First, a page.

Q-240. Extending Water Supplies through Treatment of Impaired Rio Grande River Water

E. L. Espinoza1, N. F. Garcia1, A. J. Tarquin2, G. D. Di Giovanni1;
1Texas AgriLife Res., Texas A&M Univ., El Paso, TX, 2Univ. of Texas, El Paso, TX.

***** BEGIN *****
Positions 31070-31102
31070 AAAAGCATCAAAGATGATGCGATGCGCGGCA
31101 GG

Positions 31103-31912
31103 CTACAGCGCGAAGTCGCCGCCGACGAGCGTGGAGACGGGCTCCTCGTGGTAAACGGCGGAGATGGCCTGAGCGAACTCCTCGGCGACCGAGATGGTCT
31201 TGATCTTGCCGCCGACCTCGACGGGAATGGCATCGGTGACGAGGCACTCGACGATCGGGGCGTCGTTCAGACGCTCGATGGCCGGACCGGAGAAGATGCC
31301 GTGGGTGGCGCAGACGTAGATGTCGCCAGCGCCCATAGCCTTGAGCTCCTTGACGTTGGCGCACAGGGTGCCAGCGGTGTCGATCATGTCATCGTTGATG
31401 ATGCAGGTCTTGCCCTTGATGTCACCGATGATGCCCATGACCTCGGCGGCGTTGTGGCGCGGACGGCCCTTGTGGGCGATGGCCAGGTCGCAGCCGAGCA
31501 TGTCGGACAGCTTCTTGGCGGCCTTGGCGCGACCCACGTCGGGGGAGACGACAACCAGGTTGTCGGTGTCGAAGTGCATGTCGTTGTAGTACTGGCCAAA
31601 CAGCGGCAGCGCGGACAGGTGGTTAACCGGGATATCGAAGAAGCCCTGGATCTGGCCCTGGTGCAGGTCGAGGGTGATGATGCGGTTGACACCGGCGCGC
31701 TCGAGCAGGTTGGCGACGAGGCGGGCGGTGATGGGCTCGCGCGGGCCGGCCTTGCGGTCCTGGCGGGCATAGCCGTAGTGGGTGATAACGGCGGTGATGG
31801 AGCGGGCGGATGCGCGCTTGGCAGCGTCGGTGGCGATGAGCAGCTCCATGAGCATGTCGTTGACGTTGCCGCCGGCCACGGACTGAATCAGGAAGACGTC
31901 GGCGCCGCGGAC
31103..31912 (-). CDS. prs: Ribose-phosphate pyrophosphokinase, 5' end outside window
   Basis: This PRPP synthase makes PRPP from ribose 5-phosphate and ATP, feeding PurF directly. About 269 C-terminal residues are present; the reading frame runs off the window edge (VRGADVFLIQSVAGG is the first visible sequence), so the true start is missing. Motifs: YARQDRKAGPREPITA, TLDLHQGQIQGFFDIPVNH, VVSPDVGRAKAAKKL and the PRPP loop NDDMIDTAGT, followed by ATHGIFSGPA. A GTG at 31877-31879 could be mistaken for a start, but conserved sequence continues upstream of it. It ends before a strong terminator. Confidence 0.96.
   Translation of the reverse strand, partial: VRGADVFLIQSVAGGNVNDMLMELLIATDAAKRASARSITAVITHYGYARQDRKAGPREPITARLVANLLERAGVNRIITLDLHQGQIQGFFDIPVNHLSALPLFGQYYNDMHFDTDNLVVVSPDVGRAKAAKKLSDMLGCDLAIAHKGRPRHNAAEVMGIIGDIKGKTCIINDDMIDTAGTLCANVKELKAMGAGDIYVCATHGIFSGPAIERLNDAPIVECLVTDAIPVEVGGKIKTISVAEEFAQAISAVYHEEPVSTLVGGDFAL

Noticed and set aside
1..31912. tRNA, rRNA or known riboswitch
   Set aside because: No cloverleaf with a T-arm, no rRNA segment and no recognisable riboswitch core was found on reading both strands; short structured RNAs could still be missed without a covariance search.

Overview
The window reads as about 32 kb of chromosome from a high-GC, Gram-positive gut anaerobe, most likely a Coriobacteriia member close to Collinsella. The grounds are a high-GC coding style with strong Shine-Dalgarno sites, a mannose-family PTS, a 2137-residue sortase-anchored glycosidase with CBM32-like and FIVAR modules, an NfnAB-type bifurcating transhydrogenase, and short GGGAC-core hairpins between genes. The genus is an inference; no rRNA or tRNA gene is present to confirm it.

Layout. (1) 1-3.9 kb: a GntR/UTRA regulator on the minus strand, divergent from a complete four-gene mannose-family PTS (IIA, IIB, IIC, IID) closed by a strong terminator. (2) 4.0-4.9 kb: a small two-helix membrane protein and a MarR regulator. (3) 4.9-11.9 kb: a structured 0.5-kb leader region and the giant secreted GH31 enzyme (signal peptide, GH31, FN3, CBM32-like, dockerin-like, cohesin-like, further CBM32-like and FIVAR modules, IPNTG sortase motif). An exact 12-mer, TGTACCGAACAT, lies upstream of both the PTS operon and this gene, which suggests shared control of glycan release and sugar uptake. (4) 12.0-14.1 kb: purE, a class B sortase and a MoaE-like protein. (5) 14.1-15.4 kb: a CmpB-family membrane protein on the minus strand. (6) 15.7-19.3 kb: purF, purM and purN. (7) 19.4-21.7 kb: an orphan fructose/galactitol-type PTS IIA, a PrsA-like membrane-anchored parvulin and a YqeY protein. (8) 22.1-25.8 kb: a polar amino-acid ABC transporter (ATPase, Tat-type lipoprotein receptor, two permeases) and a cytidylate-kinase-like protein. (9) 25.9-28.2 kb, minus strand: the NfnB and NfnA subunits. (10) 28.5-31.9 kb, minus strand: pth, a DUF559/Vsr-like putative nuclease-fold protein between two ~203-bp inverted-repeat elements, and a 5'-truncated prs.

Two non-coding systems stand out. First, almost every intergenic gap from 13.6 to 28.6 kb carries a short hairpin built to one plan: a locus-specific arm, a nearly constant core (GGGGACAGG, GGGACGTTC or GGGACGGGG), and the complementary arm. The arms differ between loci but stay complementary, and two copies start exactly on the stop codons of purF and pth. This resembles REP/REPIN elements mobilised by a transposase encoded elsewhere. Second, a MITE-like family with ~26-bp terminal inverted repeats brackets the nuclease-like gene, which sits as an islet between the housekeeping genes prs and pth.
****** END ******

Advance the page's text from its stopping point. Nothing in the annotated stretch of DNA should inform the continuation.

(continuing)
The Rio Grande River is the primary surface water resource for the El Paso, Texas and Juarez, Mexico region. It is heavily utilized for agriculture and as a drinking water supply, but has been poorly characterized for its microbiological quality. Winter return flows during the non-irrigation season (November through April) contain significantly higher levels of pathogens due to agricultural return flows and wastewater treatment plant effluents. However, nanofiltration is being assessed as a treatment method for these impaired winter return flows in an attempt to increase the area’s limited drinking water supply. To evaluate microbial removal, samples of raw winter return flow water and nanofiltration pilot-plant treated water were analyzed for the presence of Cryptosporidium, Giardia, E. coli, fecal coliforms, and somatic bacteriophage. Water sample types included raw, nanofilter feed (after microfiltration), and nanofilter permeate. E. coli was detected using USEPA Method 1603, fecal coliforms using mFC agar, somatic phage by USEPA Method 1602, and Cryptosporidium and Giardia using USEPA Method 1623. Naturally occurring pathogens were only detected in the raw water and the feed and permeate waters tested negative for pathogens. To date, the pilot plant appears to be capable of 3-logs or greater physical removal of these naturally occurring pathogens and indicator organisms. In addition a somatic phage challenge of the pilot-plant was performed resulting in 5.7-log, but not absolute, removal. In conclusion, nanofiltration appears useful for treatment of Rio Grande winter return flows. However, phage challenge results stress the importance of a multiple barrier approach to water treatment, including the use of a disinfectant.